It would certainly work for me in the context of a child starting school and being anxious to appear suitably dressed for the occasion.
But it's an odd way to ask your employer if they have a dress code, which I suspect is the OP's underlying reason for wanting to know this. A good employer would have given you useful information such as this beforehand, but assuming that in this case they haven't, then "Do you have a dress code/Is there a dress code?" would be a reasonable way to ask.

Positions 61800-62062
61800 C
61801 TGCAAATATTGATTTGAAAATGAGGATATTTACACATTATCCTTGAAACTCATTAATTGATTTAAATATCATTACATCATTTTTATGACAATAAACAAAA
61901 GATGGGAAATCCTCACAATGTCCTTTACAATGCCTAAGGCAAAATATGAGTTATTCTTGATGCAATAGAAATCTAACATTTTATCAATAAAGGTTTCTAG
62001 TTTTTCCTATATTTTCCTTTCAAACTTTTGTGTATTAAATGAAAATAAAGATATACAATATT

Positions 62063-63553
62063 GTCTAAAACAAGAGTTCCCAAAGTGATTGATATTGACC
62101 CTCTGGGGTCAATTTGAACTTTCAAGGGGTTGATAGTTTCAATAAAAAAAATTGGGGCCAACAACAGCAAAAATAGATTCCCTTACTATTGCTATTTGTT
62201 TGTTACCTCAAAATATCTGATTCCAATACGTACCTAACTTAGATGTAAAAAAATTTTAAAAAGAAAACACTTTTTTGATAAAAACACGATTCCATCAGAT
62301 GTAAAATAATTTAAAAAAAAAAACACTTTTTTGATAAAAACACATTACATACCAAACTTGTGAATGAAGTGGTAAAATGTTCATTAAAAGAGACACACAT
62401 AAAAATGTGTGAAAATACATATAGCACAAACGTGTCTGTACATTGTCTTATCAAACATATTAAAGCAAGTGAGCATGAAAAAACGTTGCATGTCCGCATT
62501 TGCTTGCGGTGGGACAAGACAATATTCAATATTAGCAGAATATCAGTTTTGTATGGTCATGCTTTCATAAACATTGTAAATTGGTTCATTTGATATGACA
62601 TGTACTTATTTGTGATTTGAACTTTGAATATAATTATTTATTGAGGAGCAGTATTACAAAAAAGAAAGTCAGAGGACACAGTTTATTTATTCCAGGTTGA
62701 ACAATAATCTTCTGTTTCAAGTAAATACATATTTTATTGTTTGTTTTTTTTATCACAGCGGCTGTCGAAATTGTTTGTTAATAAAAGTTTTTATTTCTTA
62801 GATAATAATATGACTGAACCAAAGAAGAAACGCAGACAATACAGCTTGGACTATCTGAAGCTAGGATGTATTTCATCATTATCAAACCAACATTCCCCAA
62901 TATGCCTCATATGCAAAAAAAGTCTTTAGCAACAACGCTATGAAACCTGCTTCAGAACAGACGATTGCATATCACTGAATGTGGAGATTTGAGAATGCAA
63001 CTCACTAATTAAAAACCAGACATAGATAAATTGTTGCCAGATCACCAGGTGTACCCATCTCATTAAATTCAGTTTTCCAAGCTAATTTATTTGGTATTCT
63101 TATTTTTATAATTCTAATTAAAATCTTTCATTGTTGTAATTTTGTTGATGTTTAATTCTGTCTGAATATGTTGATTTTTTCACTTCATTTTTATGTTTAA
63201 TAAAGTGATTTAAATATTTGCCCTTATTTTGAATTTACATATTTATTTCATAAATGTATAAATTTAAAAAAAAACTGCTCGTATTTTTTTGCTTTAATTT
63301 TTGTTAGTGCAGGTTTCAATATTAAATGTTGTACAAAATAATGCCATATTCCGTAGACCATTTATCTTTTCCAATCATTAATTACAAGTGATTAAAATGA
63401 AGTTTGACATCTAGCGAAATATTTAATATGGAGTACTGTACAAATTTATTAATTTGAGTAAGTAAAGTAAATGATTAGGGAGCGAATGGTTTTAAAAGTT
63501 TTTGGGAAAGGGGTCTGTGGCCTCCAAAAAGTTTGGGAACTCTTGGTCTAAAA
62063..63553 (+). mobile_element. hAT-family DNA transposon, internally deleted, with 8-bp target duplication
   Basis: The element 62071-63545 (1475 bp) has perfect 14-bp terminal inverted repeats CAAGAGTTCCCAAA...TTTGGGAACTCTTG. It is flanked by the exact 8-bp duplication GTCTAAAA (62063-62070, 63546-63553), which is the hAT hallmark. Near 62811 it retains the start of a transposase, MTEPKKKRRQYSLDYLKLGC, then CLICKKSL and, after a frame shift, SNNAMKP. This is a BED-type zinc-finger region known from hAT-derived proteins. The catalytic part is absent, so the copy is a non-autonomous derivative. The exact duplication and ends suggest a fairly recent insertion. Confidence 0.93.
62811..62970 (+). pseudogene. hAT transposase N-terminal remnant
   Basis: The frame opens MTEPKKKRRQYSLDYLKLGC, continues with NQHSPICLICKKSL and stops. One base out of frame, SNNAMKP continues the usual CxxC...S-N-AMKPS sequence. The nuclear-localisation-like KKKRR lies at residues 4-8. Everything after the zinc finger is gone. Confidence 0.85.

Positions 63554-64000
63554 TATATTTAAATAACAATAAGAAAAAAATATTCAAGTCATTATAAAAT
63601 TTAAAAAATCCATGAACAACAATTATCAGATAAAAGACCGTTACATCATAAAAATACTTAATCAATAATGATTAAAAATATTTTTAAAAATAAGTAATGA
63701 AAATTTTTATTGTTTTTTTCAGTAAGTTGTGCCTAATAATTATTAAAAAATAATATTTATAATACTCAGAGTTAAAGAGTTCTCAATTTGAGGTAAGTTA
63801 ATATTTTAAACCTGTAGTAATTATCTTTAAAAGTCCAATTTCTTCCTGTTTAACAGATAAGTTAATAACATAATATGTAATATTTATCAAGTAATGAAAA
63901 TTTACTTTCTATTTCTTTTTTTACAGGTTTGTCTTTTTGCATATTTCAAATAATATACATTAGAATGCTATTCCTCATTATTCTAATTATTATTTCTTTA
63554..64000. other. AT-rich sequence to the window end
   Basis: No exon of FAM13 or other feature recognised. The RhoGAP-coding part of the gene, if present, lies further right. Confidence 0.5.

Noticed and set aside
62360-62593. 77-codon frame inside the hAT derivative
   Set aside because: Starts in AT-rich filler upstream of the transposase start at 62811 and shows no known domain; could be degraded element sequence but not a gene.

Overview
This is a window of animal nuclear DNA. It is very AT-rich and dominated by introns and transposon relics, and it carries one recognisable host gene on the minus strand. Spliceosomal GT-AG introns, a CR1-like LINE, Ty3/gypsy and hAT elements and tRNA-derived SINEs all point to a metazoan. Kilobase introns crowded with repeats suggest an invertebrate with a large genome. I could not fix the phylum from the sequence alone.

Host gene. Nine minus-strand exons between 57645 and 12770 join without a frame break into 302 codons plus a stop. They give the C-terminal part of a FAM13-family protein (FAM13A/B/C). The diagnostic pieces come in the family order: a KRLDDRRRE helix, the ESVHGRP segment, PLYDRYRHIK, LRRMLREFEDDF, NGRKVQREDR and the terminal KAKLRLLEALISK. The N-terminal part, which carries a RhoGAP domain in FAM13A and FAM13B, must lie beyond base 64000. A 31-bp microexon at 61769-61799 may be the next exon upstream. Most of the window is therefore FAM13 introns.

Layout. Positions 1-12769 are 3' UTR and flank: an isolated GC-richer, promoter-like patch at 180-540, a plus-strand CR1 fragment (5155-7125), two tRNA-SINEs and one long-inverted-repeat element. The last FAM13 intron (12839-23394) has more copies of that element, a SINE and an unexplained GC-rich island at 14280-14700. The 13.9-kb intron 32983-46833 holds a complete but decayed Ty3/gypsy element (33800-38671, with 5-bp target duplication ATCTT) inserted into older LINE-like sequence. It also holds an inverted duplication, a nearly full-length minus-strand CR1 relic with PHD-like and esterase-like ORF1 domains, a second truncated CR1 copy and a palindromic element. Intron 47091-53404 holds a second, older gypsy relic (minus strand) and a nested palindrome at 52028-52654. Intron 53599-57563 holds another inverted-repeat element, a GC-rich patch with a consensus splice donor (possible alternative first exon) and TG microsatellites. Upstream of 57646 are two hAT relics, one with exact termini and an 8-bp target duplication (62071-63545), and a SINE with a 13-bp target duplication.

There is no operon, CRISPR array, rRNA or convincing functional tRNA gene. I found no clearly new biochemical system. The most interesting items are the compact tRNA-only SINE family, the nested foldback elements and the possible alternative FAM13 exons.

I'm not saying that asking about the dress code is wrong, because the suggestion is good. However, there is a difference between a "dress code", and what is typically worn at a particular workplace. Where I work, if you ask about a dress code, you'd get a list of a half-dozen things that are forbidden (ripped or dirty clothes, shirts with objectionable content, revealing clothing, etc.). But that wouldn't help you understand if you should wear a suit, or golf shirt and khakis; a business-type skirt or capris.
I really can't see anyone, apart from the insufferable grammar pedants found here (self included) who would hear "what should I wear on my first day" to mean "I only want to know what to wear on my first day, and no other time after that".